Trains are remarkable pieces of machinery that are both very strong and heavy. However, a consist is a phrase that describes the collection of rail cars and locomotives that make up a train in American railway jargon.
The locomotive is the powerhouse of the train that does all the pulling power and can pull weighty loads. But, with locomotives in mind, how much horsepower does a train have?
Train locomotives can have various power outputs from their many applications, often between 4,000 and 17,000 horsepower. For example, passenger trains with electric locomotives can average 9,500 horsepower, which is higher than diesel freight trains, that average around 4,500 horsepower.
It is essential to know that the pulling force of a locomotive is commonly measured in tractive effort rather than horsepower, which also differs significantly between passenger and freight trains.
Today’s locomotives, however, use an electronic transmission that allows them to utilize their maximum horsepower output at any time. So, to better understand horsepower in trains, let’s take a closer look.
How Much Horsepower Do Different Train Locomotives Have?
Railway engines come in over 16 varieties. Locomotives can either generate their power using fuel (such as coal, wood, petroleum, diesel, or natural gas) or electricity from a different source.
Most diesel locomotives are “diesel-electric” because they have electric transmissions. Although still in use, mechanical and hydraulic transmissions are more frequently seen on multi-unit trains or lightweight locomotives.
So to better understand how much horsepower each locomotive uses, let’s look at a few well-known models and how much they output.
|Type of Train
|4,000 – 6,000
|6,000 – 38,000
|1,000 – 6,000
The Horsepower Of Diesel-Electric Locomotives
The hybrid diesel locomotive is a fantastic demonstration of strength and creativity. Most diesel and diesel-electric locomotives have between 4,000 and 6,000 horsepower.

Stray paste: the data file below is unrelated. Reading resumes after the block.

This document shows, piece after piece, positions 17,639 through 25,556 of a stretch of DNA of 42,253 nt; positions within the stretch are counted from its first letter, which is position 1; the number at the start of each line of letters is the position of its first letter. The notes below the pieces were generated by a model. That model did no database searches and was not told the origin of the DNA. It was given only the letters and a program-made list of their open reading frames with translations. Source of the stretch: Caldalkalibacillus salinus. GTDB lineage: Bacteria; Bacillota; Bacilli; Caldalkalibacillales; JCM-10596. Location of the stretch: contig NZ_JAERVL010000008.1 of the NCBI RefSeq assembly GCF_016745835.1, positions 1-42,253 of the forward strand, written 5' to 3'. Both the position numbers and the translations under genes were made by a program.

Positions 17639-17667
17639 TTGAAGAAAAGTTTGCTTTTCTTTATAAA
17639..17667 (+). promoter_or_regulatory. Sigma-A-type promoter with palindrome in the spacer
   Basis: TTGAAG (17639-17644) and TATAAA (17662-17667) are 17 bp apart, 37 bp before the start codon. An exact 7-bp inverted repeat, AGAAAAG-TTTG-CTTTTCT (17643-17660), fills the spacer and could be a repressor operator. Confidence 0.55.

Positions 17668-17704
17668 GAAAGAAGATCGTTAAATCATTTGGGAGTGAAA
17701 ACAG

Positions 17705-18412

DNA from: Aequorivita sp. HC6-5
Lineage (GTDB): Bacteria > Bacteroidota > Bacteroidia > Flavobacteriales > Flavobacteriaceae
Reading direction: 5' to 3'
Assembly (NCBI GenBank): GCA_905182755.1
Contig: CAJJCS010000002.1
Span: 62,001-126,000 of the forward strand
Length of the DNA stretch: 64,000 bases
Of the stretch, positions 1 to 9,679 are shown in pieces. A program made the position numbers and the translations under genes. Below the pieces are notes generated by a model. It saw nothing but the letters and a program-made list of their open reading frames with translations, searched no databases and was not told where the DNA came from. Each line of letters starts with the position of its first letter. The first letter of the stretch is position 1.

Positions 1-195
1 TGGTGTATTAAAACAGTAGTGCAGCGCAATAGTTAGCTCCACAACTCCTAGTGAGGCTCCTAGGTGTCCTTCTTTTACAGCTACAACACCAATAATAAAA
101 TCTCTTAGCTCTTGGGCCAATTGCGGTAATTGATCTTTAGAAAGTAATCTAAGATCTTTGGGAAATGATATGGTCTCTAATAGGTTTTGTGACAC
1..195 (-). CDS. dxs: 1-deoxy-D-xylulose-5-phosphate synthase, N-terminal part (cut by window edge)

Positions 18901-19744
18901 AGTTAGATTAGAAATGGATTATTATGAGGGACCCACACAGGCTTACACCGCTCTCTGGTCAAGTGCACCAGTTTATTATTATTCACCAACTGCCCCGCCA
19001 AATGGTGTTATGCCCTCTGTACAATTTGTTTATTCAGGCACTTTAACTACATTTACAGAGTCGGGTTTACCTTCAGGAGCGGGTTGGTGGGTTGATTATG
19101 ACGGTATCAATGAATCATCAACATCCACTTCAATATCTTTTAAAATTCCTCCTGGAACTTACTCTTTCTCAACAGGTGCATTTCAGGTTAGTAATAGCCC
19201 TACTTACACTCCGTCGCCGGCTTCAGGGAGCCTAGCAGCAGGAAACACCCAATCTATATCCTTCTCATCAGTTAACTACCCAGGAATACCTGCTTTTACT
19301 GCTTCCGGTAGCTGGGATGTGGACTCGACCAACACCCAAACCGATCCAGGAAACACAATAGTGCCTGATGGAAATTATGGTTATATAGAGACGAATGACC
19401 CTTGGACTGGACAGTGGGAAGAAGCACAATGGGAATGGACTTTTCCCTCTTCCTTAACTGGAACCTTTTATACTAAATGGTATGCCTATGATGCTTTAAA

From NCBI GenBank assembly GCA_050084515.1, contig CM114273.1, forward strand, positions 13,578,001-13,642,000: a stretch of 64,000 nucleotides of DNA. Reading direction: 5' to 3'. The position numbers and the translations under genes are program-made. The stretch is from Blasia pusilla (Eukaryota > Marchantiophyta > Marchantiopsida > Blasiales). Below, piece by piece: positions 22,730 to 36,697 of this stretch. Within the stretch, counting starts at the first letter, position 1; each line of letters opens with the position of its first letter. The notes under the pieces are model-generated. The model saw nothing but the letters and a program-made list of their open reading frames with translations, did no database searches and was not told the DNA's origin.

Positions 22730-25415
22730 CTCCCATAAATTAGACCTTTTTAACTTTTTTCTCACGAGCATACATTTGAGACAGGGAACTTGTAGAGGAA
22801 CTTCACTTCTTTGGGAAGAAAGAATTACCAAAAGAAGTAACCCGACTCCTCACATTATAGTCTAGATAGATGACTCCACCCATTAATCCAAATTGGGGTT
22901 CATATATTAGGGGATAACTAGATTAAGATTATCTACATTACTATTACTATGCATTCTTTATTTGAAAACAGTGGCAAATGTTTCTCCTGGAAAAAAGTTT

It combines excellent mechanical technology, such as a massive 8- to 20-cylinder, two-stroke diesel engine, with some powerful electric motors and generators, as well as a small amount of computer technology, for good measure.
Two examples that we will be using are the GE AC6000CW and the GE ES44DCi models.
GE AC6000CW – 6,000 Horsepower
The AC6000CW is a 6,000 horsepower and 4,500 kW diesel-electric locomotive manufactured by GE Transportation between 1995 and 2001.
With a tractive effort of 188,000 starting pound-force, It is one of the world’s most powerful single-engine diesel locomotives and was built to pull heavy coal and ore trains, which require plenty of tractive power.
GE ES44DCi – 4,400 Horsepower
Over 1,300 GE ES44DC locomotives with six axles, 4,400 horsepower, and 166,000lbf tractive effort were manufactured between 2004 and 2008.
Among the first clients to order the model were BNSF Railway, Canadian National (CN), CSX, and Norfolk Southern (NS; having a 4,000hp variant known as the ES40DC), while Pilbara Iron ordered their own specialized variant: the ES44DCi, which has an expanded radiator section, slightly resembling the AC6000CW, to increase cooling capacity for operating in the Australian climate.
The Horsepower Of Full-Electric Locomotives
Unlike diesel locomotives, electric locomotives are silent since there is no engine or exhaust noise and less mechanical noise.
Electric locomotives can generate between 6,000 and over 38,000 horsepower, while most average around 9,500 horsepower. In addition, electric locomotives provide several benefits as they are only power-converting rather than power-generating machinery.
However, in terms of existing horsepower, let’s look at two of the most powerful electric trains: the Shenhua Mining Group Shen 24 and the Ural Locomotives 2ES10S full-electric models.
Shenhua Mining Group – Shen 24 – 38,700 Horsepower